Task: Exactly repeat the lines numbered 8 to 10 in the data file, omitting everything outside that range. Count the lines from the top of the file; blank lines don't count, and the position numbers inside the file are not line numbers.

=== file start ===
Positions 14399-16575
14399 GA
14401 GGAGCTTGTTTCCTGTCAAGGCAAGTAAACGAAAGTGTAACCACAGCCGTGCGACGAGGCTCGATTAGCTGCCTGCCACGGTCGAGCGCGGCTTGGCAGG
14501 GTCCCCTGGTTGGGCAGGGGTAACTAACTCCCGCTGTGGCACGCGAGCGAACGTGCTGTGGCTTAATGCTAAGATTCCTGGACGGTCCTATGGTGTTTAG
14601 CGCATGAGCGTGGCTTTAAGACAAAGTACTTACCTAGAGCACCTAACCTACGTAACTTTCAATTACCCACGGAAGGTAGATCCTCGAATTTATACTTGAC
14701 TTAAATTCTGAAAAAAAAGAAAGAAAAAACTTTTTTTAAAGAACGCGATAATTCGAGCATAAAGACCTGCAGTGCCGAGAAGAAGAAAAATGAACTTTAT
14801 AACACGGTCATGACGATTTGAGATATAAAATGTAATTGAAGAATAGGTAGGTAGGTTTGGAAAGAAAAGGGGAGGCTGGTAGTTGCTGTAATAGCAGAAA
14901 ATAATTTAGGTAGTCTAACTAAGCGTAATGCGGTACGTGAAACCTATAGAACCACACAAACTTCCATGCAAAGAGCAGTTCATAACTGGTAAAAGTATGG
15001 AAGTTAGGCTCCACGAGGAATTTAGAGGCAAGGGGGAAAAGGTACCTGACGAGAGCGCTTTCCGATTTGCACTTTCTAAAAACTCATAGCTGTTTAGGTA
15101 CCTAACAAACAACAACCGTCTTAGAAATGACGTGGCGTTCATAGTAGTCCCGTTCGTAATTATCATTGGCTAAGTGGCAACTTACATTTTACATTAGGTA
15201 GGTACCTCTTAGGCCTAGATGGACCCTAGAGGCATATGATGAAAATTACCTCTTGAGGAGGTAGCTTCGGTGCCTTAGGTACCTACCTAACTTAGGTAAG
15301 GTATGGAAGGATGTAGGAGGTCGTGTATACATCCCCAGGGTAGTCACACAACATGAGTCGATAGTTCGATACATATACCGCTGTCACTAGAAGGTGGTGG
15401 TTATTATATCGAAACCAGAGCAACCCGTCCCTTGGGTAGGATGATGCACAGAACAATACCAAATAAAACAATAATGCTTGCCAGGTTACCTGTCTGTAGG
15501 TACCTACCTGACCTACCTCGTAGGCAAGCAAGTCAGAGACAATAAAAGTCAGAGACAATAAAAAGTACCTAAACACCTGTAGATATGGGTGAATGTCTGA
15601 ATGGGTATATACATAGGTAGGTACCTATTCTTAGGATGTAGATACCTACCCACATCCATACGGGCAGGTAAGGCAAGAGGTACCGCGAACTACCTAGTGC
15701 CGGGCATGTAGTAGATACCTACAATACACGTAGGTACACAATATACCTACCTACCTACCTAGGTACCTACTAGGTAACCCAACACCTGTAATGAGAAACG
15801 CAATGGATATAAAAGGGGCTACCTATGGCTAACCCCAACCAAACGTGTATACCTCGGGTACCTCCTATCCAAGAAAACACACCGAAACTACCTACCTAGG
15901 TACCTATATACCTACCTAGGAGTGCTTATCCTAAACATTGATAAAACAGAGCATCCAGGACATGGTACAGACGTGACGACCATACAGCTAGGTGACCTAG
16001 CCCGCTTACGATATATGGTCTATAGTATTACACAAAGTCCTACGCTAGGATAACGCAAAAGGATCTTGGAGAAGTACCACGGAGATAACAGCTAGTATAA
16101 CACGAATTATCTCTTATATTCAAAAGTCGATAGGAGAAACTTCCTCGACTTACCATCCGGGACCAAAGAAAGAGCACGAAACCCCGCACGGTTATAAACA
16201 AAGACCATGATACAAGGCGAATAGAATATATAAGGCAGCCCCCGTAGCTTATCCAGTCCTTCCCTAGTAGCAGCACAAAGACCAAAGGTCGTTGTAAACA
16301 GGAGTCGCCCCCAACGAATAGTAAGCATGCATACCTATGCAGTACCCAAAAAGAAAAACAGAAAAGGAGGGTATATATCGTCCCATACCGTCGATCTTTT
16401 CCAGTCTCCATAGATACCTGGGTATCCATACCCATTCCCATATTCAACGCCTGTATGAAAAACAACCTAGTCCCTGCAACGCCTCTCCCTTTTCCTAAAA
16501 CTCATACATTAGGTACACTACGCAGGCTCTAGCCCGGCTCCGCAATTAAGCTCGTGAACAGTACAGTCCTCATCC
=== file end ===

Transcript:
14901 ATAATTTAGGTAGTCTAACTAAGCGTAATGCGGTACGTGAAACCTATAGAACCACACAAACTTCCATGCAAAGAGCAGTTCATAACTGGTAAAAGTATGG
15001 AAGTTAGGCTCCACGAGGAATTTAGAGGCAAGGGGGAAAAGGTACCTGACGAGAGCGCTTTCCGATTTGCACTTTCTAAAAACTCATAGCTGTTTAGGTA
15101 CCTAACAAACAACAACCGTCTTAGAAATGACGTGGCGTTCATAGTAGTCCCGTTCGTAATTATCATTGGCTAAGTGGCAACTTACATTTTACATTAGGTA